BY HANDAN SEMA CEYLAN
Turkey needs a 3-pronged strategy to fight against inflation, according to Simone Kaslowski, President of the Turkish Industry and Business Association (TUSIAD). Speaking to daily DUNYA, Kaslowski said these three prongs are the right monetary policy, the fiscal policy to comply with the right monetary policy, and structural changes to support production.
Discussing correct monetary policy, Kaslowski stated that a country’s currency unit sharply devaluates when over-expansionary monetary policy is implemented and that this raises inflation. “Then you become obliged to fight against this. It’s the summary of the last five months in Turkey. This is the key reason behind high inflation in Turkey in the last five-six years,” the TUSIAD President added.
The fiscal policy, which is the second prong of the program proposed by Kaslowski, should comply with the monetary policy. “Turkey changes taxes too much. Measures will be temporary if measures are taken for the price at first. If a country affects prices with tax reduction in the first stage, this will be an expansionary fiscal policy. To reduce taxes will create demand and inflation in the medium term,” Simone Kaslowski noted. Stressing that Turkey has a deepening inflation problem, the TUSIAD President said: “With the impact of the value-added tax (VAT) reduction, which has been implemented in food in the recent period, we’ll see a decline in prices, albeit limited. But how will we prevent inflation from health to education, from restaurants to transportation?”
Kaslowski described the structural changes, the third prong of the program, as micro-steps. “For instance, which structural steps did we take to support supply and production in food and agriculture? Could we resolve the problem in storage and transportation? The ratio of loss is obvious. Has the law on the wholesale market halls been enacted?” he noted. As Kaslowski says, Turkey should adjust all aspects of the supply chain from field to market, as many industries, including energy, are experiencing the same issues.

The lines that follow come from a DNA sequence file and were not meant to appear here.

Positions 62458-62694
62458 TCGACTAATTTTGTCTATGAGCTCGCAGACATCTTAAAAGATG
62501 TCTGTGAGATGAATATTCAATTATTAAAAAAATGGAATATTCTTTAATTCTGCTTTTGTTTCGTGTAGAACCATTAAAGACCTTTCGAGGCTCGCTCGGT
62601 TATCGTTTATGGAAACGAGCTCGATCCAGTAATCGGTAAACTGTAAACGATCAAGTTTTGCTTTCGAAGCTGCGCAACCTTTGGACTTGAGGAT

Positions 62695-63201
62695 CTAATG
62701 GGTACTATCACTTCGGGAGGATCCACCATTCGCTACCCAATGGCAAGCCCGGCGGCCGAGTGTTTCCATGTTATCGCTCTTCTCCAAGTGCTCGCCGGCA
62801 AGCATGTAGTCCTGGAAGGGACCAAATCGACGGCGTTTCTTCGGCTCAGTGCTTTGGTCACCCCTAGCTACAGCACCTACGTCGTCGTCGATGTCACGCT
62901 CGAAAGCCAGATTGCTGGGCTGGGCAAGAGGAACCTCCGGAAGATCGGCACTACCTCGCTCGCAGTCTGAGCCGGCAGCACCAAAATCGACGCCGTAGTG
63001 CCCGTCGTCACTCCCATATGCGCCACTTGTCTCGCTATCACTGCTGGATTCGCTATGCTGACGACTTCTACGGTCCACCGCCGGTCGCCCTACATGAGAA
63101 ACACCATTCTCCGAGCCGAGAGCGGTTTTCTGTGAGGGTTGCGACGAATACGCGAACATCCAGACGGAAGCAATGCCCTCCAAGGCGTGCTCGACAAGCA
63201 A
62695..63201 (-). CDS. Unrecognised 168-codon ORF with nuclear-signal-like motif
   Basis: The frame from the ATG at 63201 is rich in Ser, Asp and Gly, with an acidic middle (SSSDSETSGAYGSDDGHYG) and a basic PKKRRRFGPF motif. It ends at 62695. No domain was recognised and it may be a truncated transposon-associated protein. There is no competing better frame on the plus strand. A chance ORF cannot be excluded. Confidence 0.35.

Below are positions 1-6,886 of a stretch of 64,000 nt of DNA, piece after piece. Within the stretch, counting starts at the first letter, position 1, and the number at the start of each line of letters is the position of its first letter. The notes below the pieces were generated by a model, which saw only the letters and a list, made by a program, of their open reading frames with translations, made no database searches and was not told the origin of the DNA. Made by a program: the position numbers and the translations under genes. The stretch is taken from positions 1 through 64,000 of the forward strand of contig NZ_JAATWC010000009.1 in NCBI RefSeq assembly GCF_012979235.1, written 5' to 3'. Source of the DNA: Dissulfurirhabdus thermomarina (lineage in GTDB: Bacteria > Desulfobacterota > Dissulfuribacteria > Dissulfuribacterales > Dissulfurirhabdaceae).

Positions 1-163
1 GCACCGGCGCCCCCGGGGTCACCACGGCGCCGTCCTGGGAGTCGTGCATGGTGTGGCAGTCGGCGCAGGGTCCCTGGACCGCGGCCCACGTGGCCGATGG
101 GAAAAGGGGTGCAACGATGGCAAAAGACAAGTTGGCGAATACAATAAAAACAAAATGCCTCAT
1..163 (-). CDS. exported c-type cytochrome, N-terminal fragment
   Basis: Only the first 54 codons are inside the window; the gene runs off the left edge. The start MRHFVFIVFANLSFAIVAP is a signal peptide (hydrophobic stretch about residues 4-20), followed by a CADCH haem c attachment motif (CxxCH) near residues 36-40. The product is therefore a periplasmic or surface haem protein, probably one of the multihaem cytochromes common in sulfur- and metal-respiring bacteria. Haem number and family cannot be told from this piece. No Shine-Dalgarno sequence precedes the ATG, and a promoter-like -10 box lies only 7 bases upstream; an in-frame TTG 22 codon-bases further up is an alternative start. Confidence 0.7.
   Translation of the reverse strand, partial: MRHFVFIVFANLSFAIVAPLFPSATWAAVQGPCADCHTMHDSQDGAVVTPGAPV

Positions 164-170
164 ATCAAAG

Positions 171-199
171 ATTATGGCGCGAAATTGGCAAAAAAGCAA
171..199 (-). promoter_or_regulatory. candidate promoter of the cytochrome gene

Excess demand is effective on inflation
The most important issue is to understand the structure of inflation to fight against it, according to Kaslowski. Stressing that foreign exchange (FX) rates aren’t the only reason for inflation, the TUSIAD President added: “Although FX rates are influential, Turkey doesn’t have just cost inflation. There is also inflation created by excess demand. We think that the cost side is the only cause of inflation. However, excess demand is also very effective. Inflation has been rising for years as we don’t use the monetary policy in this scope.”
Estimated an 11% growth for 2021
TUSIAD estimates that the Turkish economy will grow by 11% in 2021 and 3% in 2022. “However, there is a different composition in 2022 than 2021. We are proceeding with consumption and exports more. We are experiencing a period when investments slow due to uncertainties. Turkey’s exports have also slowed with the decelerating demand in Europe. We’ll track and see the impacts of supports such as the Credit Guarantee Fund (KGF),” Kaslowski noted. The TUSIAD is optimistic about tourism revenues for 2022 but the Russia-Ukraine crisis poses a risk, according to Simone Kaslowski.
Need for continuous modification
The FX-protected TRY deposit account (KKM), which buys time in the short term, should be considered in terms of sustainability for the medium and long term, according to the TUSIAD President. KKMs total nearly TRY 370bn at present. TRY 185bn of this has been converted from FX deposit accounts and corresponds to over USD 13bn. “For instance, the first period of the KKM for real persons will be completed within three months. FX rates will probably hover at the current levels, while interest rates will be 17% and inflation will see 50-60%. Won’t depositors head towards FX accounts as their savings decline due to inflation? We may try to make TRY attractive with another short-term product in that period. But this doesn’t end. You have to implement new instruments with new incentives once every three-six months. You can’t make the national currency unit of a country attractive if you can’t control inflation.”
Kaslowski also stated that a demand was created for legal persons to use KKM with incentives. “Because there wasn’t a financial benefit. Now there is a need for the continuous modification of the KKM system with many new communiques in the interim period. We can’t proceed how we started at the beginning, as the system isn’t sustainable. A six-month maturity is long for our companies,” Kaslowski added.
Investment appetite may be lost due to operating capital problem
There is a serious problem in operating capital due to the price hike, according to the TUSIAD President. “Those who sell goods to Turkey have cut the maturity after Turkey’s credit default swap (CDS) increased. This has raised the need for operating capital,” Kaslowski said. “The price of everything has doubled in TRY terms due to the FX shock, even if prices remained steady. Loans used by enterprises contracted in USD terms in the last four-five years. Investment appetite may be partially lost in 2022, though there are opportunities in the supply chain,” Kaslowski noted.